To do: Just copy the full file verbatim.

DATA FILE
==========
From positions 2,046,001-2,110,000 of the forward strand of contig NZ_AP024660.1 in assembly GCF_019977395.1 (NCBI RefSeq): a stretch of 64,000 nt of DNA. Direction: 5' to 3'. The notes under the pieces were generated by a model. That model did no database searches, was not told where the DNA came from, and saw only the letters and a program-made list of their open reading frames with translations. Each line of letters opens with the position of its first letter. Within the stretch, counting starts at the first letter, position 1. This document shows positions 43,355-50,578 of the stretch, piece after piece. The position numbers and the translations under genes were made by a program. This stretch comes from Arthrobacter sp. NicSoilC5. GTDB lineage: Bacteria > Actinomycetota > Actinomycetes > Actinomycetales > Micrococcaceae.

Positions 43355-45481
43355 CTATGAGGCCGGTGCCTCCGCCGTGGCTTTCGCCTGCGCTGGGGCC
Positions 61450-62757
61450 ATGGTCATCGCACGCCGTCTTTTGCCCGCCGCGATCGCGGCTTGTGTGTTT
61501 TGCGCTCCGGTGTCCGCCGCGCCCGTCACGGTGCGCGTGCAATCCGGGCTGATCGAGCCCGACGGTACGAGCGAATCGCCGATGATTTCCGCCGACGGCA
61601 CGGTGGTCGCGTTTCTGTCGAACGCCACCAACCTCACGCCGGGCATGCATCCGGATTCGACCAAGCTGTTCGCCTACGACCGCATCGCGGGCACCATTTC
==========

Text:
From positions 2,046,001-2,110,000 of the forward strand of contig NZ_AP024660.1 in assembly GCF_019977395.1 (NCBI RefSeq): a stretch of 64,000 nt of DNA. Direction: 5' to 3'. The notes under the pieces were generated by a model. That model did no database searches, was not told where the DNA came from, and saw only the letters and a program-made list of their open reading frames with translations. Each line of letters opens with the position of its first letter. Within the stretch, counting starts at the first letter, position 1. This document shows positions 43,355-50,578 of the stretch, piece after piece. The position numbers and the translations under genes were made by a program. This stretch comes from Arthrobacter sp. NicSoilC5. GTDB lineage: Bacteria > Actinomycetota > Actinomycetes > Actinomycetales > Micrococcaceae.

Positions 43355-45481
43355 CTATGAGGCCGGTGCCTCCGCCGTGGCTTTCGCCTGCGCTGGGGCC
Positions 61450-62757
61450 ATGGTCATCGCACGCCGTCTTTTGCCCGCCGCGATCGCGGCTTGTGTGTTT
61501 TGCGCTCCGGTGTCCGCCGCGCCCGTCACGGTGCGCGTGCAATCCGGGCTGATCGAGCCCGACGGTACGAGCGAATCGCCGATGATTTCCGCCGACGGCA
61601 CGGTGGTCGCGTTTCTGTCGAACGCCACCAACCTCACGCCGGGCATGCATCCGGATTCGACCAAGCTGTTCGCCTACGACCGCATCGCGGGCACCATTTC